To say that my country is in an uproar over this ruling is an understatement! To say that we are embarrassed that our Supreme Court can rule to ban dreadlocks in school is another understatement.
August 1st is Jamaica’s Emancipation day! A day when the country is supposed to be celebrating freedom from the grips of European standards, norms, and rules. Yet here we are.
This is what was reported in the Washington Post today:
Jamaica’s high court ruled Friday that a school was within its rights to demand that a girl cut her dreadlocks to attend classes, a surprise decision that touched on issues of identity and one the most recognizable symbols of the island’s Rastafarian culture.
The ruling by the Supreme Court of Jamaica capped a two-year battle after the girl — then 5 years old — was told she must cut her dreadlocks for “hygiene” reasons to study at Kensington Primary School in a Kingston suburb.
A rights group, Jamaicans for Justice, had initially lent support to the family, saying the order for the girl to cut her dreadlocks amounted a denial of her freedom of expression and her access to education.
Others viewed the court battle as a stand against rules seen as discrimination against people who wear “natural” hair, including Rastafarians whose dreadlocks are part of their religious tradition.
The Virgos say they do not identify as Rastafarian, but they say that wearing dreadlocks is an expression of their identity.
All Virgo family members wear that natural hairstyle, as do many Jamaicans who identify as Rastafarian.
Andrew Holness, Jamaica’s Primeminister recently tweeted a press release stating emphatically the following:
The government has always maintained that our children must not be discriminated against, nor deprived of their right to an education on the basis of their hairstyle.
#PressRelease: This government has always maintained that our children must not be discriminated against, nor deprived of their right to an education on the basis of their hairstyle. pic.twitter.com/vxhpHzZGQk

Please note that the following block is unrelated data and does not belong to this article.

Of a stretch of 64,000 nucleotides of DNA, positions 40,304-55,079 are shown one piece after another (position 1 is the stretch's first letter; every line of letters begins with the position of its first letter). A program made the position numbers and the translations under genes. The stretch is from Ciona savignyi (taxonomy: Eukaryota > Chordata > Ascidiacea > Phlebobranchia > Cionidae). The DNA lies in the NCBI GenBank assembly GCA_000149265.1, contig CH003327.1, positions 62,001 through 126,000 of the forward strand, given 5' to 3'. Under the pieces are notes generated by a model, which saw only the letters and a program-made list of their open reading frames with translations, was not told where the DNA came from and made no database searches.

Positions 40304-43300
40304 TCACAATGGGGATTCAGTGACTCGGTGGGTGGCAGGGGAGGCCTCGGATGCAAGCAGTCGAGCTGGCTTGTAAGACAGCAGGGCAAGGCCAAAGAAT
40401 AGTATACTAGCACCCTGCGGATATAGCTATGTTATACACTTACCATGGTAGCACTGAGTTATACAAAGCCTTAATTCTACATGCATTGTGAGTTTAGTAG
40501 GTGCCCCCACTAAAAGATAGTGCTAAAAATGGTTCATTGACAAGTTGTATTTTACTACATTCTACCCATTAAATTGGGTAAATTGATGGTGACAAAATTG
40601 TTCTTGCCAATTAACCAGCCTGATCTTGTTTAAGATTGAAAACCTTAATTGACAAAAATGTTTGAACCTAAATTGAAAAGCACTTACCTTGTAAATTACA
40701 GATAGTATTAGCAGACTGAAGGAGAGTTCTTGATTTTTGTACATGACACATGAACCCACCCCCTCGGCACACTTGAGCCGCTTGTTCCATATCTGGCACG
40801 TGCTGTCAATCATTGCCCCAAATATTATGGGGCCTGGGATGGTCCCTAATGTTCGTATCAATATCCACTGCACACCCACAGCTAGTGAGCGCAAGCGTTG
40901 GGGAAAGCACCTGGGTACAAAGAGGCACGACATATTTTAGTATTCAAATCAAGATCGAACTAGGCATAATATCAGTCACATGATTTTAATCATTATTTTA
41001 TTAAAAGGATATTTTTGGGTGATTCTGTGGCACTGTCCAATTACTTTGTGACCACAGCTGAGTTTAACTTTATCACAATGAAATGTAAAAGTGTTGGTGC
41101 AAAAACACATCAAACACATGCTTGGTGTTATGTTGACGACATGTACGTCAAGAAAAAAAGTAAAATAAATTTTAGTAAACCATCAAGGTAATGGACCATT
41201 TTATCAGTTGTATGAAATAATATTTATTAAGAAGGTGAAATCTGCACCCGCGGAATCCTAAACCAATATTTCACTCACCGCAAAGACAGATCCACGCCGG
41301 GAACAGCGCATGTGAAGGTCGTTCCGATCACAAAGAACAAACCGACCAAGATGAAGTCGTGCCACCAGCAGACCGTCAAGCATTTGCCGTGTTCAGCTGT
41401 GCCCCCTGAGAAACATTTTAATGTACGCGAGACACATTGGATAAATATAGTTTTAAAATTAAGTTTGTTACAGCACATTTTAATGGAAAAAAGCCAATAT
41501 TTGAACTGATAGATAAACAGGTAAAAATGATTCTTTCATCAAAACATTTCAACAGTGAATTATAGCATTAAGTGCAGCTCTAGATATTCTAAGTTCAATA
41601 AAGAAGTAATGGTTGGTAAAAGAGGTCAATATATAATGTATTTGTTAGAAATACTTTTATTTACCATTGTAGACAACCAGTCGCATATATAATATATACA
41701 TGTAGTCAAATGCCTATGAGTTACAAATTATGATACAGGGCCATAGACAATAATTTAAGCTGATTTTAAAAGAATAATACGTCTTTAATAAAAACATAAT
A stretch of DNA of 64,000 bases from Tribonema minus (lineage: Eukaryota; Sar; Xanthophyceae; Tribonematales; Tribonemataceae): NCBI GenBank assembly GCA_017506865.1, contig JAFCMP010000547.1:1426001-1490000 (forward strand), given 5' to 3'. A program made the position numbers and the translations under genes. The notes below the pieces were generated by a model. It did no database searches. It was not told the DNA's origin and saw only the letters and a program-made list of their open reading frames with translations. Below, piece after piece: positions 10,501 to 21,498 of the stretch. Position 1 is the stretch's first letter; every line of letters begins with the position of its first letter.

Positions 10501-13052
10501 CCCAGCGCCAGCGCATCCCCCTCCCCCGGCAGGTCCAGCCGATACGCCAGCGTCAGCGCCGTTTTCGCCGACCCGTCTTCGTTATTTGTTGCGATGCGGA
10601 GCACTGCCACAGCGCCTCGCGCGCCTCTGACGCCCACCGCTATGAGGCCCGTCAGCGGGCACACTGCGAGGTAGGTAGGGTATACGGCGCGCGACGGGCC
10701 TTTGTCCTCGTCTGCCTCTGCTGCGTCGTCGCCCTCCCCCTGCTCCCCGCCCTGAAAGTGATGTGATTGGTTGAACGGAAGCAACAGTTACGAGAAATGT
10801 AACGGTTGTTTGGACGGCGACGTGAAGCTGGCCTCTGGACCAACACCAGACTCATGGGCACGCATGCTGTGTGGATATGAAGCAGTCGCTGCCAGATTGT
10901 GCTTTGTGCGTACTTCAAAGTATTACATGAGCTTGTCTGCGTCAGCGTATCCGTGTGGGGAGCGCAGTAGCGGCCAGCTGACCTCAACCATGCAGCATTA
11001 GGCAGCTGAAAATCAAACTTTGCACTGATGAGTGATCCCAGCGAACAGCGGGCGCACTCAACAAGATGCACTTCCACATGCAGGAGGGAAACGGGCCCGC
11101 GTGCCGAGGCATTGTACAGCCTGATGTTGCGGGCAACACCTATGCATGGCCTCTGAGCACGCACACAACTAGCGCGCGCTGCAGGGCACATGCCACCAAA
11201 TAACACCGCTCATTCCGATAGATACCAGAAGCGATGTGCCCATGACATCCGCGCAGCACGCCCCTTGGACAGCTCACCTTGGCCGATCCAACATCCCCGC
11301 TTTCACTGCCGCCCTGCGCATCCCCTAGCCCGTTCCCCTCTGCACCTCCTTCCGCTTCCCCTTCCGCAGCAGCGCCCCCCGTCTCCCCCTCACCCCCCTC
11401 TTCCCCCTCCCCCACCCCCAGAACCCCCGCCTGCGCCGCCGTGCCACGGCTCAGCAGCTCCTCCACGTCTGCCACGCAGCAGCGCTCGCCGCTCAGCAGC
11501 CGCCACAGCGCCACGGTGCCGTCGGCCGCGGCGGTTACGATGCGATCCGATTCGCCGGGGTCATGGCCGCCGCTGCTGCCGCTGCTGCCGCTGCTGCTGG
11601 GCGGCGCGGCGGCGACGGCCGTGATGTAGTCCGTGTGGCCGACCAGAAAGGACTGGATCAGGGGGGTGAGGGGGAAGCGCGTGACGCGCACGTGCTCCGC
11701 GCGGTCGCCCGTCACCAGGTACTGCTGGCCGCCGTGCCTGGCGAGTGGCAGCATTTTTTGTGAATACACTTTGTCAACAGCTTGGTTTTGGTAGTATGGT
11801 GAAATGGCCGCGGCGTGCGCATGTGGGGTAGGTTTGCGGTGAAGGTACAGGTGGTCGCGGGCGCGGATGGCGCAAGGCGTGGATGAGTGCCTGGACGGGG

— Andrew Holness (@AndrewHolnessJM) August 2, 2020
But Jamaican’s are not consoled by his words, social media is on fire!
Does the Attorney General have knowledge of this? Wasn’t her office and the MOE backing the principal and the school board in the matter at hand?
— Maria (@Maria_Tomlin) August 2, 2020
I’m EXASPERATED by systems where black ppl wear wigs to resemble a ppl who oppressed&enslaved,while holding themselves as leaders from whom ultimate decisions are handed down,while turning a blind eye to the irony their post emancipated-blonde-wig-wearing-colonial image projects
— Yendi Phillipps (@IAMYENDI) August 1, 2020
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I am from a country where it is not only the colour of your skin but also the length and style of your hair. The irony of this fact is that it is that same hair (dreadlocks) plays an integral part in the national identity of the nation. The poster of Jamaica is bob marley with a a ganja splif. How is it possible that in 2020 the (people of power)which has so many flaws and corrupt individuals find time around a pandemic, a global recession, poverty, hunger, violence which plague the Jamaican society. To focus their time and energy on banning dreadlocks from schools? There are more important issues in the country right now for example the amount of politicians being investigated for corruption, the dolly house I see taking place in parliament, petrojam scandal, Ruel Reid scandal etc… than thinking theres a direct correlation with dreadlocks and learning in schools.
Then there is this? Take a listen!
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So where do we go from here?
I think in this case we will wait for the written judgment to determine the basis of the ruling as stated in the Prime Minister’s press release.
There is still some confusion about how the ruling was handed down! However, the fact that it had to go to court in 2020 is something else!
Word on the street is that the judges did not reject the case for the little girls hair but rather ruled on a procedural technicality – legal squad chime in for me please @jomariemalcolm @RushCam @kamroye pic.twitter.com/XtxdofiKI3
— 👋🏾 Black Lives Still Matter (@naomicowan) August 2, 2020
Additionally, we would expect based on the fact that Jamaica should not discriminate according to hair, that the child should attend school as normal and. We also would expect that if discrimination was found then an appeal process can begin and legislation put in place to ensure this never happens again.
Only time will tell!
On a positive note, the united outcry and rallying together in celebration of locs on the island based on this story proves that these old ideals will not be tolerated.